“I worked in Switzerland for 10 years. There, people would vote on their phones on every issue.” Back in the UK, where she felt Brussels made the laws, Maria saw Nigel Farage on television and found him “a breath of fresh air. I thought ‘I could do something about this, I could keep Britain great’.”
As a result she phoned her nearest UKIP office and announced: “I want to be an MP.”
Maria’s perfect day would begin with a lie-in, followed by some time on the water, rowing. (She is a keen oarswoman and rows on the River Stour at Sudbury). Then shewould have lunch somewhere by the water and then go shopping... for clothes. “I like both the independents and the big high street stores. An evening in with friends and family would be the perfect end to the day.
People who have inspired Maria include the zoo owner John Aspinall for his conservation work. “He puts endangered species back into the wild” and her former boss at Roche pharmaceuticals, Chris Murray, who was, she says, “a great leader”. More personally, Maria speaks of her late mother: “She struggled financially... and suffered with depression and I struggled to get on with her. But she didn’t want me to live a repeat of her life and encouraged my education as best she could. It would have been beyond her wildest dreams that I was now standing to be an MP!”
Other answers in brief: Music - Motown and Pink Floyd; last holiday - skiiing in Italy: “You can’t live in Switzerland and not fall in love with mountains.”; couldn’t do without - her iPad; what she loves about Ipswich: “How friendly the people are. The place is the people.”; Has talking to people on the doorstep changed her mind about anything? Maria says no but she has found a lot of support on the doorsteps with people thanking her for standing. To unwind - Maria rows, reads and travels.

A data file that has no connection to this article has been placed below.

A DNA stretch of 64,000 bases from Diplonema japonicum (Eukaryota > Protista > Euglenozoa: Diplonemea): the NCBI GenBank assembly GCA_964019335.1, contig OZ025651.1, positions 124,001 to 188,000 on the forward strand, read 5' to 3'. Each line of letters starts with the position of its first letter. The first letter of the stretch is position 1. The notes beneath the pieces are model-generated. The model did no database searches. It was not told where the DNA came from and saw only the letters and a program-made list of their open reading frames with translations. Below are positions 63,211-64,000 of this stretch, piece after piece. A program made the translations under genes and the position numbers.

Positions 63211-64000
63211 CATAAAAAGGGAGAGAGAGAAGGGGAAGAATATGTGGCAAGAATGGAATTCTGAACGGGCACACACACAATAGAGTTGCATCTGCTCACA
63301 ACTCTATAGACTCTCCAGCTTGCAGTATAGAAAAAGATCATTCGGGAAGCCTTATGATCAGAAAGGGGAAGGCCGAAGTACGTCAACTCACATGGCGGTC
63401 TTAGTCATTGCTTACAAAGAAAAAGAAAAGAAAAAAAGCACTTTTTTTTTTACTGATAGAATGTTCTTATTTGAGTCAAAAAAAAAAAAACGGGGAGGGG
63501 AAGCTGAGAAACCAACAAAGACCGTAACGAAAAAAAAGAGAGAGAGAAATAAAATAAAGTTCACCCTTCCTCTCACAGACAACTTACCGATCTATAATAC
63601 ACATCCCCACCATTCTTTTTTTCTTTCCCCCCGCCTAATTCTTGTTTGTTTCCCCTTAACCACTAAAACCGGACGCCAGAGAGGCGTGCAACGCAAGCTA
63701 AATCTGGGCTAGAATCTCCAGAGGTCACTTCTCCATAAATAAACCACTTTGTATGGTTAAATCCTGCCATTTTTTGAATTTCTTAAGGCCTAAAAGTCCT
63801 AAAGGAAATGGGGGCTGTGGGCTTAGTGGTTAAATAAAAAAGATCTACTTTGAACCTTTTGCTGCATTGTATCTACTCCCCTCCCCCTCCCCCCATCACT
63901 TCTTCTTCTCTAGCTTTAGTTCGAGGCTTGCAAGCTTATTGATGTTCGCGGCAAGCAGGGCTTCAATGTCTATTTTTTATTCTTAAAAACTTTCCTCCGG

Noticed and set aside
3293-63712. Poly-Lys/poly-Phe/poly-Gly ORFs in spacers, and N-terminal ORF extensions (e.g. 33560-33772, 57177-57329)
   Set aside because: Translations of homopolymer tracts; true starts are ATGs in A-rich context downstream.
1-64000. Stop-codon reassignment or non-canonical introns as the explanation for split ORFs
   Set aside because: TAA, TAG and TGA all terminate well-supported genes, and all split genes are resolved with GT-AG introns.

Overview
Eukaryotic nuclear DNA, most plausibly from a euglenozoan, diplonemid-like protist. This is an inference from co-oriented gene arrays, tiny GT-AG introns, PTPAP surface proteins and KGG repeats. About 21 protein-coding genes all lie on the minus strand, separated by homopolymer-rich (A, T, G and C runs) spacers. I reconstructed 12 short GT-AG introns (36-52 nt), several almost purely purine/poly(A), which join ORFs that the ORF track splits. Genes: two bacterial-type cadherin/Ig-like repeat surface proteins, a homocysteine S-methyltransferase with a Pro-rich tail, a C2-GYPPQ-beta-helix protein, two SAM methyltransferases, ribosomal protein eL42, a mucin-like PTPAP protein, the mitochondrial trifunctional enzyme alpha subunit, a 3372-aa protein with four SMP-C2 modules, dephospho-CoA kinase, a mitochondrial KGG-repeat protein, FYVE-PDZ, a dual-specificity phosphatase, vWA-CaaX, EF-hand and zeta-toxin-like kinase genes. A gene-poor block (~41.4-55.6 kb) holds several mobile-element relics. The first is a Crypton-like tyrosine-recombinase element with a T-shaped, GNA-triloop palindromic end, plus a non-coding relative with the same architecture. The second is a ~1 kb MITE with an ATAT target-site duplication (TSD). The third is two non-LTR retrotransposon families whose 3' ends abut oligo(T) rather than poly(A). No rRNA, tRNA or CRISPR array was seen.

Green Party candidate Barry Broom suggests we meet in The Dove, a hostelry on St Helen’s Street, after work. Barry is working his full time job while on the campaign trail so he’s earned a swift half. He has also cycled here from the other side of Ipswich.
The politically pivotal moment for Barry came in 2009, when he moved back to his home town of Ipswich and exercised his franchise for the first time. It was a council election and he had two votes. “I didn’t know what I was doing. I had heard of Labour and heard of the Conservatives so I gave them one vote each.”
He then looked up the candidates on the internet to find out what they stood for and did an internet test to see which party most matched his own views and interests. It pointed him towards the Green Party.
“I started to learn more and more about people, policies and parties... and I’m still learning today.”
He muses on his perfect day. “I had a lovely day off last summer with my wife and baby son. We went to Felixstowe, it was a blistering hot day and there was nice new sand. We enjoyed a day on the beach; just family.”
The people who inspire Barry, he says, can’t all be named because they are the doctors, the nurses, the teachers and all those who support the fabric of our society by “grafting every day; people who work their backsides off.”
His last holiday, in 2013, was cycling with his wife around the Netherlands and the South of France, with all their camping gear and clothes: “Like a caravan on a bike,” says Barry.
Other answers in brief: Favourite music - He likes most genres “but I am currently listening, almost obsessively to Divine Comedy. He also mentions US rock band Fall Out Boy. Barry never goes without? “Until January, I would have said tea then I thought I might be addicted to caffeine so I stopped.” What he loves most about Ipswich? “It’s my home town.” His family is here and “it’s a real connection.” Has canvassing people changed his mind about anything? Not really but he has had some interesting conversations. Barry unwinds on his allotment. “It’s quiet. There are birds, bees, butterflies. You put your fork in the ground and it takes you away from it all.”